Interpreting nanovoids in atom probe tomography data for accurate local compositional measurements

Xing Wang, Constantinos Hatzoglou, Brian Sneed, Zhe Fan, Wei Guo, Ke Jin, Di Chen, Hongbin Bei, Yongqiang Wang, William J. Weber, Yanwen Zhang, Baptiste Gault, Karren L. More, Francois Vurpillot & Jonathan D. Poplawsky

Quantifying chemical compositions around nanovoids is a fundamental task for research and development of various materials. Atom probe tomography (APT) and scanning transmission electron microscopy (STEM) are currently the most suitable tools because of their ability to probe materials at the nanoscale. Both techniques have limitations, particularly APT, because of insufficient understanding of void imaging. Here, we employ a correlative APT and STEM approach to investigate the APT imaging process and reveal that voids can lead to either an increase or a decrease in local atomic densities in the APT reconstruction. Simulated APT experiments demonstrate the local density variations near voids are controlled by the unique ring structures as voids open and the different evaporation fields of the surrounding atoms. We provide a general approach for quantifying chemical segregations near voids within an APT dataset, in which the composition can be directly determined with a higher accuracy than STEM-based techniques.

Nanosized voids, including pores, cavities, and bubbles, are common defects found in materials1. Voids can be generated under a variety of service conditions and are most often detrimental to the material’s structural properties. For example, a high strain rate leads to the nucleation and growth of nanovoids, which can coalesce and cause the fracture of ductile metals2,3. Helium (He) bubbles are formed in materials used in nuclear reactors owing to the synergistic effects of neutron bombardment and the nuclear (n,α) transmutation reactions, resulting in swelling of the material4,5. Besides such undesirable voids, nanosized voids can be intentionally introduced to optimize a material’s properties6. For example, nanostructured porous silicon has found extensive application in optoelectronics and biomedicine owing to its high-efficiency photoluminescence and variable surface chemistries7. The inherent pore structures in zeolites are exploited for catalysis owing to their high surface-to-volume ratio8.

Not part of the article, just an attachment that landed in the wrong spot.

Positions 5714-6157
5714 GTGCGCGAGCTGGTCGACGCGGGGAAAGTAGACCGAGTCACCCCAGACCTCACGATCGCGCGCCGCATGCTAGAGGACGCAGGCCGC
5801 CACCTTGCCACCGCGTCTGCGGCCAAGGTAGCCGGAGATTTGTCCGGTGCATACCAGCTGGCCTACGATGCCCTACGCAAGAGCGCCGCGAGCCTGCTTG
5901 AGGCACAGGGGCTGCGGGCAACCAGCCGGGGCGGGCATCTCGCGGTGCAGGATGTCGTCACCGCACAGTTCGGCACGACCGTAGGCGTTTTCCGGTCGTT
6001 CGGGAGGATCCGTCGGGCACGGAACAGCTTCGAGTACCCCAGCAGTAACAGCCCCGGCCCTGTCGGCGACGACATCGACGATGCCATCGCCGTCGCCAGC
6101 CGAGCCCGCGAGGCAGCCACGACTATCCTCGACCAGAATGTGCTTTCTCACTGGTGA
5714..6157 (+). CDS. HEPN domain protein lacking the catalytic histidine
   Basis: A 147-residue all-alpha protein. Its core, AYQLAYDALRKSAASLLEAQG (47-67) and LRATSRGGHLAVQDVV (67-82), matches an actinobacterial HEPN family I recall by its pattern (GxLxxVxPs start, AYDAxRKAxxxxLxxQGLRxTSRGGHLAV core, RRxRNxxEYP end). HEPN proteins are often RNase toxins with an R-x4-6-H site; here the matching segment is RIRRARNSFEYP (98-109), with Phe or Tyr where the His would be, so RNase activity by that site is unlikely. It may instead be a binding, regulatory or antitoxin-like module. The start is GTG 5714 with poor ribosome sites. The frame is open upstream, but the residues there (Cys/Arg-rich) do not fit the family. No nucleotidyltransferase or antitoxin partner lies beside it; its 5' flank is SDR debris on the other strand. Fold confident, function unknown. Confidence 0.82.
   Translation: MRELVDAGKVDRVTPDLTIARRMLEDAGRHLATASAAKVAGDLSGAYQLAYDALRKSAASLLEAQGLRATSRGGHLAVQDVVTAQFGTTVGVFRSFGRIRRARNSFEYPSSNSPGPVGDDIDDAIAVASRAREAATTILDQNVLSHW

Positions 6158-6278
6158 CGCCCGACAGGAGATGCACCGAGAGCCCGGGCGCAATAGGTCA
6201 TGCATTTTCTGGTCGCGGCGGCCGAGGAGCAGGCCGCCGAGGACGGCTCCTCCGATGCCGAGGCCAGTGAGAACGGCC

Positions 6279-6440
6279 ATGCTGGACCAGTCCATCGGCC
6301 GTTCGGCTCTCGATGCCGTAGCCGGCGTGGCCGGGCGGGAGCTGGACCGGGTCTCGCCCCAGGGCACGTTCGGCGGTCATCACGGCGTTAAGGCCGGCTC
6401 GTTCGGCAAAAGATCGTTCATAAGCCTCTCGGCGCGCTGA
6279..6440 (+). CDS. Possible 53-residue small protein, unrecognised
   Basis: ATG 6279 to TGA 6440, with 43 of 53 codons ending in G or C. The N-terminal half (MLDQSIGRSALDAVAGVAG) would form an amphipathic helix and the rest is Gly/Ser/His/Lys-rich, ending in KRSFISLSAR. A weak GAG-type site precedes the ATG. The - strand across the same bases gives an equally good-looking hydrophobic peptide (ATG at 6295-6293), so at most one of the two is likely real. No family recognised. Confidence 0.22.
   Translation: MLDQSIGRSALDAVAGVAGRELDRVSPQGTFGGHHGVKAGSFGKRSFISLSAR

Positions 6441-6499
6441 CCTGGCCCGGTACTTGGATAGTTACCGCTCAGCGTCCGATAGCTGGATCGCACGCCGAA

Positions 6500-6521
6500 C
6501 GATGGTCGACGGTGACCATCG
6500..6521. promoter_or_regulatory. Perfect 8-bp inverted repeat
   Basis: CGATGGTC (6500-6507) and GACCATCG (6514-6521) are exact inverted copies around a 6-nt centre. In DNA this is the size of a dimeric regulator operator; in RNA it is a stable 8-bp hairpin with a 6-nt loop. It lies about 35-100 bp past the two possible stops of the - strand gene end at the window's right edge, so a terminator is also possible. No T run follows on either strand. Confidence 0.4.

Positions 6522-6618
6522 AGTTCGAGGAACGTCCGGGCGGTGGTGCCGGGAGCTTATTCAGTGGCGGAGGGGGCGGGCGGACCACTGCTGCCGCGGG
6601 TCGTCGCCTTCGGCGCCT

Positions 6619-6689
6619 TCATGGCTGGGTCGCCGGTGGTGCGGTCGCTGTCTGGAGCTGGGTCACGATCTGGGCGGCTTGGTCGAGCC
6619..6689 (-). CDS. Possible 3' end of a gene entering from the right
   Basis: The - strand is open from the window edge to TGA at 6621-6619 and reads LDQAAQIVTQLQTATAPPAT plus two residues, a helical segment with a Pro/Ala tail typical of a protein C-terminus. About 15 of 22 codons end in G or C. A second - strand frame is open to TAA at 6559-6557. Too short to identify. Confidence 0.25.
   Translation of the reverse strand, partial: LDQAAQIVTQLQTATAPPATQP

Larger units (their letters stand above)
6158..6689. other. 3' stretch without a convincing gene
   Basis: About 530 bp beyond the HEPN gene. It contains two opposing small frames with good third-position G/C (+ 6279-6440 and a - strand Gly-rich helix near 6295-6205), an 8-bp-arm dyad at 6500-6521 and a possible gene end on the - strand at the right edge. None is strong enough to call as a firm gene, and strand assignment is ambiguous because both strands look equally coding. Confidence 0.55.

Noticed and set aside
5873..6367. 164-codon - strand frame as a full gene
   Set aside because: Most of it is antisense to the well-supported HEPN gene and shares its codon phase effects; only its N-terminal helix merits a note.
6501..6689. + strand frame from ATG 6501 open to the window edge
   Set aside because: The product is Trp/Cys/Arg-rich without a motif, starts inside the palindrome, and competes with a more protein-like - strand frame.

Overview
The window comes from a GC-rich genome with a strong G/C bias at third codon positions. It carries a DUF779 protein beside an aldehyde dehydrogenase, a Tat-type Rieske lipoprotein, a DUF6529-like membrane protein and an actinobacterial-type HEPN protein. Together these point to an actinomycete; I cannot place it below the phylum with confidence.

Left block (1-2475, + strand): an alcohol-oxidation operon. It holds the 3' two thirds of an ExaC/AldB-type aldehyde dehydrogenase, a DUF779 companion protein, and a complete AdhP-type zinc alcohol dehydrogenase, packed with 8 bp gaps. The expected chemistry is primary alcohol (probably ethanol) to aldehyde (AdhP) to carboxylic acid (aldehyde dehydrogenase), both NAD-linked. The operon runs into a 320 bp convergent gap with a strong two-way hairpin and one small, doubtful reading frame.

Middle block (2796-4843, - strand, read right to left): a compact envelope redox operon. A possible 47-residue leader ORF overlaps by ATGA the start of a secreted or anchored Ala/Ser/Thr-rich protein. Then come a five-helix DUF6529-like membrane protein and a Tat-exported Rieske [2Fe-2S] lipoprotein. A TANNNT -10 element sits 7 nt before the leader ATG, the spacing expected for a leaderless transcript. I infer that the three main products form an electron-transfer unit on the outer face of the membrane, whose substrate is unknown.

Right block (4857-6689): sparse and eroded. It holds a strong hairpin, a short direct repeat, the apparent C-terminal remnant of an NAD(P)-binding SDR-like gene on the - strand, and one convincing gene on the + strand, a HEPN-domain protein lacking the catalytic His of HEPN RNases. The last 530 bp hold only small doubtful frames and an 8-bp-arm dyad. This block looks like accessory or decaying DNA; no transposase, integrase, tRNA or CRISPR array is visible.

Voids are essentially empty volumes and their interactions with the surrounding matrix are controlled by the surrounding atoms. An accurate characterization of the material chemistry around voids is important for both mitigating the formation of unintended voids and taking advantage of the presence of intended voids. Scanning transmission electron microscopy (STEM)-based spectroscopy methods, e.g., electron-energy loss spectroscopy (EELS) and energy dispersive X-ray spectroscopy (EDS), are powerful tools for performing compositional analysis at the Å-level9,10; however, when the size of a target object is smaller than the specimen thickness, the obtained composition of the target is an average value that includes all of the material within the full sample thickness, not just the target because the electron beam is transmitted through the entire sample thickness, leading to errors in the compositional measurement of the targeted feature. Atom probe tomography (APT) provides sub-nm-scale three-dimensional (3D) chemical information with a much higher compositional sensitivity than that measured by analytical STEM techniques11. APT analyses are enabled by applying a large electrical field to a needle-shaped specimen tip that ionizes and pulls the atoms off the tip’s surface one-by-one, i.e., field evaporation11. The type and position of the ionized atoms are determined using time-of-flight mass spectrometry, a position-sensitive detector, and a reconstruction model12. This makes APT a promising approach for determining local compositions without the detrimental influence of sample thickness. APT has been applied to characterize the material chemistry near nanoscale defect features such as grain boundaries and precipitates13,14,15,16. Further details regarding the APT experiment can be found in the Methods section.